Copyright: John Frost Newspapers

The newspaper: The Sun

The date:May 4, 1982

The news event:Argentine cruiser attacked by British submarine

What you see

This is one of the most controversial front pages in recent history. The Sun was using the power of its front page to celebrate the successes of the British army during the Falklands War. The headline uses the language of a football crowd, or a game show. It is the language of winners and losers. The headline outraged many members of the public, and as soon as Kelvin MacKenzie, the Sun's editor, realised this the front page was pulled. This kind of language, it was soon clear, could create a scandal, and scandals are bad for business. Only a few thousand copies of this design were actually issued.


This front page was printed on May 4, 1982, just over one month after Argentina invaded the Falkland Islands, a small British territory in the South Atlantic. The islands, which are situated off the coast of Argentina, had been claimed by Britain in 1833. Now the Argentines were claiming them back. Having invaded the islands, the Argentine army rapidly put up their flag over Government House in the islands' capital, Port Stanley. Britain immediately assembled a naval force and set out to re-capture the islands. The war that followed cost the lives of 655 Argentine and 255 British servicemen, most of whom were sailors killed during attacks on warships. Many saw this as a pointless war, an arrogant show of old fashioned British imperialism, which cost too many lives. After all, the British had already been in negotiations to return control of the Islands to Argentina. However, it is generally accepted that Margaret Thatcher's popularity was greatly bolstered by the war. The war ended on June 14 when the Argentines surrendered to British troops.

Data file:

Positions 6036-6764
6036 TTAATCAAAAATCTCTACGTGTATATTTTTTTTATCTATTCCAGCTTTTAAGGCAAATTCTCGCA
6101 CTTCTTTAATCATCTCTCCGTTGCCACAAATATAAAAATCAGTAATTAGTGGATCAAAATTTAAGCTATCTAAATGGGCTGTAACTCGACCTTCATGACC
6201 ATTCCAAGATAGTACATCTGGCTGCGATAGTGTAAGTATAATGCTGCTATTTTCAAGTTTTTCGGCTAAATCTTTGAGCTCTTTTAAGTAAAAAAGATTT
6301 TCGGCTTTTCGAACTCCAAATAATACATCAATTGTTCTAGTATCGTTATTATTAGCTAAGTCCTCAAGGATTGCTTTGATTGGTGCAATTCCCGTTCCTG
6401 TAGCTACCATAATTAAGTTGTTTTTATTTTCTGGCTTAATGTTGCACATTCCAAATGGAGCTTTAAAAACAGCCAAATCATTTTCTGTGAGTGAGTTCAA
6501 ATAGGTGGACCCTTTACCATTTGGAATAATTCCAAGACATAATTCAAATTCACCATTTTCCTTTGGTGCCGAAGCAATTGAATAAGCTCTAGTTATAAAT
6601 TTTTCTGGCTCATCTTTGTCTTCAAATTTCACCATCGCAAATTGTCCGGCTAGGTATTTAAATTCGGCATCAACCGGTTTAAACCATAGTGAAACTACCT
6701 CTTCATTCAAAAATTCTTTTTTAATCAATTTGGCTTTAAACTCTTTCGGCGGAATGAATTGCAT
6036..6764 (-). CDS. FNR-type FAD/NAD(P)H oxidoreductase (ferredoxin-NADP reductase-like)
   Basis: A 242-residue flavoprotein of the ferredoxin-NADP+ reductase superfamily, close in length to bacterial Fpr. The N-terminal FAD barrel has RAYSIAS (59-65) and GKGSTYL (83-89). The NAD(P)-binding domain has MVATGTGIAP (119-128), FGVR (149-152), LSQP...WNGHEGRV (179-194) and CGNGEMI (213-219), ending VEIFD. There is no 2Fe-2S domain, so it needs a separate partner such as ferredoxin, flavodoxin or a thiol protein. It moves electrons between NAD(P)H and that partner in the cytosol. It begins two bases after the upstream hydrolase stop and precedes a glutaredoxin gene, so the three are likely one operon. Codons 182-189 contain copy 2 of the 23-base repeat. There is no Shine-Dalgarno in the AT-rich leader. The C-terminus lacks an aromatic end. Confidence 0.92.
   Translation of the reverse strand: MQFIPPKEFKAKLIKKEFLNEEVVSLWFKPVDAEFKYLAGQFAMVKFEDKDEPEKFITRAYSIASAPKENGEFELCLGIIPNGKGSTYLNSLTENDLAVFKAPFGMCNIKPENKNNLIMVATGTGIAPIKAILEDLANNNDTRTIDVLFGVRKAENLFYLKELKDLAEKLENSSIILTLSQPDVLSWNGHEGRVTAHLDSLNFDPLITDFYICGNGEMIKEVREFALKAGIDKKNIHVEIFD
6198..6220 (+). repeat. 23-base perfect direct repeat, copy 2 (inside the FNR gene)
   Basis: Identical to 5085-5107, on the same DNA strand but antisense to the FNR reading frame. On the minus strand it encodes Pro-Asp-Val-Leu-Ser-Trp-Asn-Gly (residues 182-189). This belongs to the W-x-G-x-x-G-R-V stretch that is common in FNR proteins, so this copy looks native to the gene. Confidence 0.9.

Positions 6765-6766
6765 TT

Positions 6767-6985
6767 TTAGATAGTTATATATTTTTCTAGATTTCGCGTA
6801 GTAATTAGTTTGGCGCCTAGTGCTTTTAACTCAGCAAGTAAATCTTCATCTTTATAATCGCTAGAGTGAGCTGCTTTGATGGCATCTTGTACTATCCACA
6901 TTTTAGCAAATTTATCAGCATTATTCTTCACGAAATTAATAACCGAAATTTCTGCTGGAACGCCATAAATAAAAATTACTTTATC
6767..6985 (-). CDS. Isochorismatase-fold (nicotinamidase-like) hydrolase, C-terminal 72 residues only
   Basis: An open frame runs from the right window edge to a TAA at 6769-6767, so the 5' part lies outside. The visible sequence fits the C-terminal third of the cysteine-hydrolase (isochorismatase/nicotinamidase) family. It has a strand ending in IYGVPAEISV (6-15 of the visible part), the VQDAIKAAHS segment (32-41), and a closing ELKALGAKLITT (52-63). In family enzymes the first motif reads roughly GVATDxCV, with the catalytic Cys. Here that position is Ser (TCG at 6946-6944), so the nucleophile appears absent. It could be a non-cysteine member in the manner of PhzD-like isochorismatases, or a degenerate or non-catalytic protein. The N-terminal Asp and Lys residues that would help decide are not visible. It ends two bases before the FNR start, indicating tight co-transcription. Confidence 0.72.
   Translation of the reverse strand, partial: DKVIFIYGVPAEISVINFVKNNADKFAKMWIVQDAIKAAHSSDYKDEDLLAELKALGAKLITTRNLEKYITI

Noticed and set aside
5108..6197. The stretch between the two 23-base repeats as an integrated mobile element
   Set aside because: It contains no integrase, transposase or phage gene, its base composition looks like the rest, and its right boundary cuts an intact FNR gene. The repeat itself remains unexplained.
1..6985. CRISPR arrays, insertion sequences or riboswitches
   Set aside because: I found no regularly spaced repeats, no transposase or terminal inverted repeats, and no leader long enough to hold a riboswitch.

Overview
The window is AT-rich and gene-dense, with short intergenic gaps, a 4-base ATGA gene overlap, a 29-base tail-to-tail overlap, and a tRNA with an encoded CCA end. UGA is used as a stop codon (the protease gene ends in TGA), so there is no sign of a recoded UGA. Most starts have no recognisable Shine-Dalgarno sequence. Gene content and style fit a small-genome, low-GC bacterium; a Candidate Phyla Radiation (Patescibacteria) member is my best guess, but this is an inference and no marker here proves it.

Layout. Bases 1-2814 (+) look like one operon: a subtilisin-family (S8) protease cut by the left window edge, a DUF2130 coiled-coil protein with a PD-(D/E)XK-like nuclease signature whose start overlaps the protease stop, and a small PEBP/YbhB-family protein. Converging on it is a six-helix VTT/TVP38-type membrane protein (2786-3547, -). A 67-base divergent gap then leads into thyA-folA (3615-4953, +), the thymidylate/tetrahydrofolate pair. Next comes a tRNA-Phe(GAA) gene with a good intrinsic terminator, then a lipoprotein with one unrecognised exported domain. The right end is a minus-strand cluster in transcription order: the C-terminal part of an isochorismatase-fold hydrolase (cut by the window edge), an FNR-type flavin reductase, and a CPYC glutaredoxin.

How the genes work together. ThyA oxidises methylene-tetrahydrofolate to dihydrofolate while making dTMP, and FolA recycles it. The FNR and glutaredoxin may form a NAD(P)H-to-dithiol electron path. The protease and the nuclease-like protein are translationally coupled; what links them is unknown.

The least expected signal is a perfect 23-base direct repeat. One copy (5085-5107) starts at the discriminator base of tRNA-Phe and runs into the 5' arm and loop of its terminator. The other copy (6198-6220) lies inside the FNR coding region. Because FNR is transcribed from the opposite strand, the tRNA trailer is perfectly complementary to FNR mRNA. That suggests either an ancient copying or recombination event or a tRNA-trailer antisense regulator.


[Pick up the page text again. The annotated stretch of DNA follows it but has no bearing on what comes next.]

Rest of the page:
The front page

Early in May news came through to London that Argentina's only cruiser (a big naval ship), the General Belgrano had been hit by torpedoes fired from a British nuclear submarine. Of the approximately 1000 men on board the Belgrano, 368 died. When the news of the attack came through, the first British newspaper to go to press was The Sun. One of the news executives said 'Gotcha' when she heard about the incident. It seemed to The Sun editors just the right headline to use for the story. Below this are similarly cartoon-like words and phrases: 'crippled', 'a devastating double punch', 'wallop', 'The navy had the Argies on their knees'. Many believe the front page was tasteless and sensationalist, given that hundreds had died. In fact MacKenzie hadn't realised that so many lives had been lost when he agreed to the front page - but it was too late. Thousands of issues had already been circulated. Despite the scandal, The Sun continued to report the war in this tone.


The massive headline dominates the front page. It was designed to be visible from far away - for many people it would have provided the first insight into what had happened in the South Atlantic. Once the headline had been 'blown up' or expanded, the rest of the puzzle was put into place. The pictures of the gunboat that had been sunk, and the cruiser that was holed by torpedoes would have come from 'stock' - a collection of photographs kept in the newspaper library. At the top of the page there is 'ragout', or cut-out of a headline and story previously used about the QE2 liner being brought in to carry British troops to the war. Next to it is a typical tabloid device to get readers to think their newspaper is the best - a small story saying The Sun told readers first about the story, not other newspapers. Underneath the sub-heading: 'Our lads sink gunboat and hole cruiser' is a 'logo' (Battle for the islands) which the newspaper would have used throughout their reporting of the war.